Devy  lists  many lethargic and non-productive tendencies of   modern   bhasa   critics   who   attempted   in   futile   to delineate  the  outline  of  Indian  literary theory. He holds a grudge  against  those  Indian  critics  who  applied  western theories forcibly on bhasa literature without conditioning them in   Indian   context.   But   basically,   he  blames  the colonial  policies  such as ‘Doctrine of Lapse (1848)’ that disoriented and denigrated Indian bhasa literary heritage so  that  modern  bhasa  critics  look  upon  western  Euro-centric theories as fresh beginning.

G.N.Devy  delves  deep  into  the  paradoxes  and  resultant sickness  that  modern  bhasa  criticism  is  suffering  from. Indian intellectuals whereas looked down     upon colonialism as  evil  on  the  other  hand,  became  complete parasite  on  western  knowledge  and  look  upon  it  as  an ideal  for  the  modernization  of  bhasa  literary  criticism. Through the introduction of education, Devy records, the British produced “many undesired tendencies” in bhasa literature.   It   discouraged   exchange   of   ideas   rather presented  Western  Literary  knowledge  as  superior  by orientalising    the    Indian.    Many    a   Indian   intellectual revolted  against  this  “universalizing”  trend  of  western canons,   for   instance,   Sudhir   Kakar   in   the   field   of psychology endorsed cultural based child psychology.

On  the  other  hand, modern  Indian  critics,  though,  admit that  India  has  a  glorious  Sanskrit  tradition  of  literary criticism  but  could  not  find  a  relationship  between  the past   and   the   recent   history  of  criticism.  They  fail  to understand the history always filters through ages adding and   abstracting.   They   fail   to   see   the   modern  Indian literary  criticism  as  result  of  past  native  bhasa  literature criticism.  This  total  forgetfulness  of  15thonward  literary bhasa   literatures   is   the   amnesia   that   modern  Indian criticism suffering from. He writes:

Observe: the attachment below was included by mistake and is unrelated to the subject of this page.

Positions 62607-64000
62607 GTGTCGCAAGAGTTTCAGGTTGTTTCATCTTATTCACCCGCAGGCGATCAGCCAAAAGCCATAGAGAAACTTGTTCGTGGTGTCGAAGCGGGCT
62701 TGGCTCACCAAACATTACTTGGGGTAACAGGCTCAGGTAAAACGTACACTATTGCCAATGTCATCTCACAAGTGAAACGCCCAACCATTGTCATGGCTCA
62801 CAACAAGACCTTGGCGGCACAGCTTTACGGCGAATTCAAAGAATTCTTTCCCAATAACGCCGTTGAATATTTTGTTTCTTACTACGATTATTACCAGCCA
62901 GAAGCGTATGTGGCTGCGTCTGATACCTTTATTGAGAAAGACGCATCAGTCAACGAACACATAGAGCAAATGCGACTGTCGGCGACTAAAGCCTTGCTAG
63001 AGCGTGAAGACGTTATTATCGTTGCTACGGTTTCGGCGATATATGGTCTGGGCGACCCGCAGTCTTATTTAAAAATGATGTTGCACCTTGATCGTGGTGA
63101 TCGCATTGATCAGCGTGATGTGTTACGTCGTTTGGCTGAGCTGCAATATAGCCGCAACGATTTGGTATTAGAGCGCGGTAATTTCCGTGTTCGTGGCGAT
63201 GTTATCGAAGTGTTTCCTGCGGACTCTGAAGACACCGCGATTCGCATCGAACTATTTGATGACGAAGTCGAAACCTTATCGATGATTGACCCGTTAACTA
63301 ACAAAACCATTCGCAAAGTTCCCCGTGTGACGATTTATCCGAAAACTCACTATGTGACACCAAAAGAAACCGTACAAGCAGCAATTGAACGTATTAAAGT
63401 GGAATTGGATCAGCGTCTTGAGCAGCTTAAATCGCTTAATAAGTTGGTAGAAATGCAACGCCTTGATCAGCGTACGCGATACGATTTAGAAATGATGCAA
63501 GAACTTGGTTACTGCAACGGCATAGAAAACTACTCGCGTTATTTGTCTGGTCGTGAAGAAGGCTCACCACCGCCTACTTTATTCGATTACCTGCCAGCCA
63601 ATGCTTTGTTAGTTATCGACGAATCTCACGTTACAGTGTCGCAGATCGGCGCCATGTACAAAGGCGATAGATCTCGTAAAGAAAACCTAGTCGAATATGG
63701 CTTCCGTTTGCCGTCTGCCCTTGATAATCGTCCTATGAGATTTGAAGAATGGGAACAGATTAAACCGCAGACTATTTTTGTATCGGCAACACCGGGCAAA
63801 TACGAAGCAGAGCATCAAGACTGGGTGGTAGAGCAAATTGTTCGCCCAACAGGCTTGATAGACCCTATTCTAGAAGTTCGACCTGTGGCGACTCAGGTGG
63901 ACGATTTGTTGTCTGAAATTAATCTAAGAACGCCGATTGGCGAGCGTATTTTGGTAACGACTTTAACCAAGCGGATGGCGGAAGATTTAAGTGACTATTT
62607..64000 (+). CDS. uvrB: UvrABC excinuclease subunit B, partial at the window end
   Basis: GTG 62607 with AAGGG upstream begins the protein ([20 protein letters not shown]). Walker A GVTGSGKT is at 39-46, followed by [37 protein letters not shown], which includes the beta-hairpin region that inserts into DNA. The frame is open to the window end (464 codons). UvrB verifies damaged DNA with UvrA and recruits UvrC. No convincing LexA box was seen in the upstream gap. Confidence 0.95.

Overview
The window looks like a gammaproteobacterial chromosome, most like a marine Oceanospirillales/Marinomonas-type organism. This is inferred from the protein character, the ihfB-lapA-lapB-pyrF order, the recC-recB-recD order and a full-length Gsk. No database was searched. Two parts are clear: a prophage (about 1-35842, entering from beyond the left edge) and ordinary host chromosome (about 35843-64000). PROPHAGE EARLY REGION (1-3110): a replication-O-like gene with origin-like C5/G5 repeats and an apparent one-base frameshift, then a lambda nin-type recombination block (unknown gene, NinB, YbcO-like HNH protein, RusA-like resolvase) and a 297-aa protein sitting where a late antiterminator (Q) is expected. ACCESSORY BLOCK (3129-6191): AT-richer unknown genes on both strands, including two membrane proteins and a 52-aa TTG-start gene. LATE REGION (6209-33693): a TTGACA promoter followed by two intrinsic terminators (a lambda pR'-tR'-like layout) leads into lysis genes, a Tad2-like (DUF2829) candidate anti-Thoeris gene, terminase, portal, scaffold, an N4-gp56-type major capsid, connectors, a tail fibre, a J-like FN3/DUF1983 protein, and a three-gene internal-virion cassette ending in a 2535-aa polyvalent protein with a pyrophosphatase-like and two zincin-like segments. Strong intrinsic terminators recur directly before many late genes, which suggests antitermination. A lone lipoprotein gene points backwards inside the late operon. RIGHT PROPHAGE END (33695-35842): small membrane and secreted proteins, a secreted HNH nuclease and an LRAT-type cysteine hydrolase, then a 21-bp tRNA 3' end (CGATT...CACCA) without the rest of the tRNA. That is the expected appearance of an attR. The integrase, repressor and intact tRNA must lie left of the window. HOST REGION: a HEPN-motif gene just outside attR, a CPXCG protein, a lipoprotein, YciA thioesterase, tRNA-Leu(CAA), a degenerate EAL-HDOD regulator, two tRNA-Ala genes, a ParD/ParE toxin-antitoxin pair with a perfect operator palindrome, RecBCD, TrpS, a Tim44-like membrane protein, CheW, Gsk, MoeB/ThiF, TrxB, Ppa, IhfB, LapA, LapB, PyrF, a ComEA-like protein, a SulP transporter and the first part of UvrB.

“If  modern  India  can  connect  itself  emotionally  with ancient  India,  whereas  it  cannot –or  does  not  want to-relate    itself    to    the    pre-British    past,    the phenomenon  will  have  to  be  described  as  a  disorder in the culture’s  psyche.

”Second essay “Ever Ending transitions” is more focused on  the  sociological  changes  that  help  the  emergence  of bhasa literature and decline of Sanskrit tradition of literary criticism. For that Devy formed a historiography of bhasa literature.  In  such  an  endeavour,  Devy  admitted  having faced  many  difficulties  such  as  lack  of  reliable  material prior  to  British  period  that  throws  light  on  the  Indian sociological set up and literature. Moreover British period is like “epistemological stumbling block” to know the pre –Britishpast.  Following  the  illogical  course  that  history  of bhasa  literary  criticism  took,  Devy  records  how  different languages  like  Gujarati,  Kannada,  Mathari,  Bangla  etc., developed  faster  than other languages, reason being the official  patronage  of  these  languages.  Regionalism  was promoted with advent of Islamic rules in India which later on  became  a  major  cause  of  decline  of  great  Sanskrit tradition.